What's for supper?
The people seated around us were strangers, and none of them looked as though they could discuss tractors or horses.
It is nine miles of road that is so flat and treeless that you can see the lights of towns 15 or 20 miles away on a dark night. I drive it to and from work every day. The people here drive pick-ups and talk about tractors and horses. A night on the town means a 60-mile trip to Lubbock to take in some barbecue and a movie. It's who we are and what we do, and I guess I just figured the whole world was that way, too.
A few years back, I was asked to be on an advisory board for a pharmaceutical company. This was, of course, quite an honor, and it meant spending some time in the Northeast. The plane tickets arrived complete with hotel reservations and papers for car rental. They were even footing the bill for my wife to come along.
The hotel was so big that it could sleep the entire town of Lamesa. The company spared no expense: hotel room with two bathrooms, unlimited room service, candy on the pillow and very impressive dining experiences.
It was the first night there, and we were told that a car would pick us up and take us to our dinner spot. I told Kerri that we might want to dress up a little. She put on a nice pant suit, and I slipped into a pair of khakis with a pressed Wrangler 20X shirt. A man met us in the hotel lobby and drove us in a limousine about three blocks to a French restaurant.
We were seated with the others on the advisory board, all of which were wearing suits and ties or evening dresses. Uncomfortable was the word that kept coming to mind as they brought us a menu and filled or water glasses. The people seated around us were strangers, and none of them looked as though they could discuss tractors or horses.
I unfolded the menu, but I couldn't read it. It was in French. I sat there a minute and tried to think if I knew any French words. Hmmmm ... nope ... not one ... not even the cuss words. Kerri made the discovery about the same time I did and started kicking me gently under the table.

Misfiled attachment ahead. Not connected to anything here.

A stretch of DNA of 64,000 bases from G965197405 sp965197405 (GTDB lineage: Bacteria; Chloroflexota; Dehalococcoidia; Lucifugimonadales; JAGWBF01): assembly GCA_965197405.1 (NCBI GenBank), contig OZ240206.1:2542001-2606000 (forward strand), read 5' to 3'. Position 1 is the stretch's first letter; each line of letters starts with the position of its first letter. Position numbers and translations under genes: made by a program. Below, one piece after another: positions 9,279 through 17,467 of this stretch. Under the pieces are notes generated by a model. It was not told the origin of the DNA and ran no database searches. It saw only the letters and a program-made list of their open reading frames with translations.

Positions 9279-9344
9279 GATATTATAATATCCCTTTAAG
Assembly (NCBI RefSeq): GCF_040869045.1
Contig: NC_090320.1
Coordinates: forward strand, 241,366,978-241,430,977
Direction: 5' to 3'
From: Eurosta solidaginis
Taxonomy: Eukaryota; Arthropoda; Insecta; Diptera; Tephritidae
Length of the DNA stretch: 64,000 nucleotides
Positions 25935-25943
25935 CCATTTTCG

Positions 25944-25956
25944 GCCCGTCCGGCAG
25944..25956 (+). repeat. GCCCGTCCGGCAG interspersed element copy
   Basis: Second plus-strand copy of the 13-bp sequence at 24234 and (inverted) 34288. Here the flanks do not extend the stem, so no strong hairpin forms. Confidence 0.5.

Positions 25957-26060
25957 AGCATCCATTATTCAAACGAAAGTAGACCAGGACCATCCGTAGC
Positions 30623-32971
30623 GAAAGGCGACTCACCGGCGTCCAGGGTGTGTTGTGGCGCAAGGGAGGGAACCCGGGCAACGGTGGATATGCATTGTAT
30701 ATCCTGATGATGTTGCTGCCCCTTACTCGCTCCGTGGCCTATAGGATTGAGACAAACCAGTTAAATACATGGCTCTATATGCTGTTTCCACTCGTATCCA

Not wanting to appear any more ignorant than I already did in a pair of khakis with white socks, I smiled and pointed to two items on the menu as the waiter graciously jotted something down for our orders.
"What did you get us?" Kerri asked out of the corner of her mouth as the tuxedo-clad waiter made his way around to the rest of our party.
"I have no idea," I muttered under my breath. "Just smile and eat it when it gets here."
About 20 minutes later, the food arrived. Mine was two brown piles of something surrounded by some green leaves. Kerri's was red and when it arrived, the waiter struck a match to it. It burned brightly for about 15 seconds before it went out.
As bad as the conversation was, it was pleasant compared to the food. I could barely choke it down. When no one was looking, Kerri slipped her meal into her purse. I paid close attention to how much space she had left in her bag, but I was out of luck; it was full. I continued to eat and disguise my grimace.
When the evening finally ended, I asked the waiter what we ate on my way to the door. He smiled and said Kerri had eaten some sort of raw fish. I ate "ze liver from ze duck."
Wow, what are the odds of pointing to two things on a menu and getting two items I would never eat under normal circumstances? It kinda makes me wish for nine miles of flat road and a 60-mile trip to Lubbock where you can read the menu, wear white socks and use my wife's purse for non-perishable items.
Dr. Brock owns the Brock Veterinary Clinic in Lamesa, Texas.